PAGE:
Knowing is the first step (find part 1 here). Doing is the second and it is exactly there that there are some bumps on the road. The bumps are found in the definition of a habit, which is the following:
A settled or regular tendency or practice, especially one that is hard to give up.*
It might be hard to give up but impossible it is not.
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Charles Duhigg wrote a book called “The Power of habit“**. In which he explains how habits work and how you can change them. I have however not found anything in the book about completely discontinuing a habit. I figure that changing a bad habit into a beneficial habit is just as good. Mr. Duhigg says that in four steps you would be able to change a habit. It sounds as if it is really simple but the steps come with their own line of work as is expected. They are very doable when you are willing to do.
The first step is the easiest. It is finding out what your routine is. Routine in this case means your habit. A simple way of finding out what your routine is, is by asking yourself: “What bad habit do I want to change?“. Or you could just look at the list you made last week. Do however make sure that your action is written in detail so you know exactly what it is that you do that you want to change. Being vague and hasty in this is not going to help you.
In step two we start doing some trial and error. You perform your habit and afterwards you get some sort of reward. The reward is the reason why you perform the habit. Try and establish different rewards for about a week, depending on how often you perform your habit. By doing this you can figure out what it is you actually want and later on focus on achieving that in a more positive, uplifting way. Charles Duhigg also said to put an alarm 15 minutes after you have received your reward to see if you still crave your original reward. To be honest, I have not always done that because I am stubborn and just told myself that the new reward is my reality of the day. Did I struggle during those days? Yes, I very much did. Probably because the reward I got was not the one I was craving. I figured out that this part really is all about trial and error. And you need a whole lot of patience and determination to correctly identify what you truly want. It may not be as obvious as you think.
Step three was the one I had the most trouble with. Which is finding out what exactly triggers your habit. In other words what makes you want to start the habit. Psychology research in “The power of Habit” states that most habitual cues can be fitted into one of the following categories:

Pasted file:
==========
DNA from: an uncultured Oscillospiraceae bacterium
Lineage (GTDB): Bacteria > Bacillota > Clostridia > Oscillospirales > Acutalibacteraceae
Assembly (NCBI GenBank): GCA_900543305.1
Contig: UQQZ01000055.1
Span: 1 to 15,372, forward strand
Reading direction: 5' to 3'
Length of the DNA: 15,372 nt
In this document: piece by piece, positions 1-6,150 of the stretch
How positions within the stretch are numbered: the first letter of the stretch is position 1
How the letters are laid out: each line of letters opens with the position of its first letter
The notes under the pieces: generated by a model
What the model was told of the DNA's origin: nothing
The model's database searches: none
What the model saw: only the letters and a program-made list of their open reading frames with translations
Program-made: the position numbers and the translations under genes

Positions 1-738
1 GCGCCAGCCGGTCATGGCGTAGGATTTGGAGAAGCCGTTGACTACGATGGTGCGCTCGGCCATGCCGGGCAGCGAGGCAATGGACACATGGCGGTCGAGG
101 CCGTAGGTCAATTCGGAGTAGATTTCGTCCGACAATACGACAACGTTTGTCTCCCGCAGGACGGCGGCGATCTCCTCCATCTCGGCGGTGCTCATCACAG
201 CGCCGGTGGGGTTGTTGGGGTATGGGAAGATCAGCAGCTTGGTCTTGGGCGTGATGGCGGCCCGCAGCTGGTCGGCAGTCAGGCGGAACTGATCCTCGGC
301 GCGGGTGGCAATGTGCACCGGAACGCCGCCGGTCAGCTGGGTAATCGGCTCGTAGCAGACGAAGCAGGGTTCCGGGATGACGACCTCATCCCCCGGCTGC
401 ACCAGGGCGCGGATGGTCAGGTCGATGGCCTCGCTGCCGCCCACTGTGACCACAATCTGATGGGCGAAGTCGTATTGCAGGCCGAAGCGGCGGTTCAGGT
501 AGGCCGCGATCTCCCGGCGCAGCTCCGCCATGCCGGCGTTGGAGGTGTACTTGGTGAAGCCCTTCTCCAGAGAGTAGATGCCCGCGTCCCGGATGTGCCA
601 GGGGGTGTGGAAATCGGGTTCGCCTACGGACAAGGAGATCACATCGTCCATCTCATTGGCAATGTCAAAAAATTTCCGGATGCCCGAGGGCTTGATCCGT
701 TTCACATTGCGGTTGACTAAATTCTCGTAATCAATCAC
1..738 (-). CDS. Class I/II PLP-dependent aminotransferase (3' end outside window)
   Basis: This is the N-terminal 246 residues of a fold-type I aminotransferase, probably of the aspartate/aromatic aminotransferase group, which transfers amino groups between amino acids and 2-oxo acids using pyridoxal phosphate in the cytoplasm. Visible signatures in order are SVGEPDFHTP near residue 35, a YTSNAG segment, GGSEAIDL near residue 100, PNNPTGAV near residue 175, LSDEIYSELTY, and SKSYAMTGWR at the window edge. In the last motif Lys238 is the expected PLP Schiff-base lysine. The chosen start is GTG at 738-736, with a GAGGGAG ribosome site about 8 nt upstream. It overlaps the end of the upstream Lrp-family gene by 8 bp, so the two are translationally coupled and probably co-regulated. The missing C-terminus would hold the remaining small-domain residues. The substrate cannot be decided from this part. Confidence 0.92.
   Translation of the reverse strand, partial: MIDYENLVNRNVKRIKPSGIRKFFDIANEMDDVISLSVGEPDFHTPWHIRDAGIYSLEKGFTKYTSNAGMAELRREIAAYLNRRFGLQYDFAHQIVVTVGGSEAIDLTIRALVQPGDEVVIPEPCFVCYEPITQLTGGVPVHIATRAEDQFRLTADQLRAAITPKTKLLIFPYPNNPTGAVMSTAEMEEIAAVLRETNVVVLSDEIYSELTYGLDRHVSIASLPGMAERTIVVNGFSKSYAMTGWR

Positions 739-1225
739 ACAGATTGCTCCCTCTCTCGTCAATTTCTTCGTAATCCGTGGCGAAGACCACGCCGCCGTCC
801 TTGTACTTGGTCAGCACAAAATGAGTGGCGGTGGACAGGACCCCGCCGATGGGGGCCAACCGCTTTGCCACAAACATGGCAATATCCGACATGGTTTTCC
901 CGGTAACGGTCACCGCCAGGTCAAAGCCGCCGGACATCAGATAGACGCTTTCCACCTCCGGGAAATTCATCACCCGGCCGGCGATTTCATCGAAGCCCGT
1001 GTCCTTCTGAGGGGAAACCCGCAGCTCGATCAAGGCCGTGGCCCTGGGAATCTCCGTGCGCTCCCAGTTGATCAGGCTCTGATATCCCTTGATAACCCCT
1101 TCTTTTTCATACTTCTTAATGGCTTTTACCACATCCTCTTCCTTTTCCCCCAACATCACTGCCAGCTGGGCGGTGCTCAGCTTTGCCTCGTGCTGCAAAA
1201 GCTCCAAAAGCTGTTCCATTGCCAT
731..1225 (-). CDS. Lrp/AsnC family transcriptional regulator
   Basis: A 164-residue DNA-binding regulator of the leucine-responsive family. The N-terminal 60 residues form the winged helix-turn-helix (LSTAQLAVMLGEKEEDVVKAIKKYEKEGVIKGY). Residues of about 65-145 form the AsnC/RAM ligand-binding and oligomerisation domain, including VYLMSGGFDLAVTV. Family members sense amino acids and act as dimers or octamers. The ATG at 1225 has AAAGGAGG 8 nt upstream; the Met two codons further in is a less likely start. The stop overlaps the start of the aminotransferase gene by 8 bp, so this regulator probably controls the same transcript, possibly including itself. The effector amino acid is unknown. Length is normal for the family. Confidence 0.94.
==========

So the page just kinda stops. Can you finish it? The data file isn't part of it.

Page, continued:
3. Emotional state
4. Other people (around)
5. Immediately preceding action
You answer these questions every time you feel the need to perform your bad habit. For me this was hard because I am mostly in different locations doing different things. I have however figured it out after more trial and error.
The last step is to make a plan based on what you learned about yourself in the previous steps. MIT researchers found this loop, cue-routine-reward, at the core of every habit according to C. Duhigg. So now that you know it, you can slowly change your habit into a positive habit. One you want to have as habit.
I decided to dig into my bad habit of overly using my phone. My habit loop looks like this:
Cue: Need for distraction, feeling stuck in what I am doing and thus not knowing how to continue. My emotional state was temporal mild frustration making me want to do something else.
Habit: Using my phone to check snapchat/twitter or (re)read the news.
Reward: Relieve of mild frustration. Simple guaranteed pleasures.
Knowing that it is a simple pleasure I seek I figured planning five minute work-outs would do the trick as well. It did! Instead of going on my phone I work on my body. This way I metaphorically kill two birds with one stone!
In conclusion this seems to be a very handy and so far effective way of changing habits without completely shocking your system as going cold turkey would. Do note that I only discussed the parts that are applicable to changing habits. The book obviously has more chapters. In those Charles Duhigg explains how habits work and are formed. It is a worthy read and no I am not being paid to say this. Changing my bad habits to good ones only benefits me and you, now that I have shared what I learned from Charles Duhigg.
Take power of your habits by refocusing the power of your habits.
Here’s a hack for when things get tough to help you get back on track.
*Definition found in: Oxford Dictionary.
** ”The Power Of Habit. Why we do what we do and how to change.” By Charles Duhigg. Credits go to him for doing the research and writing the book.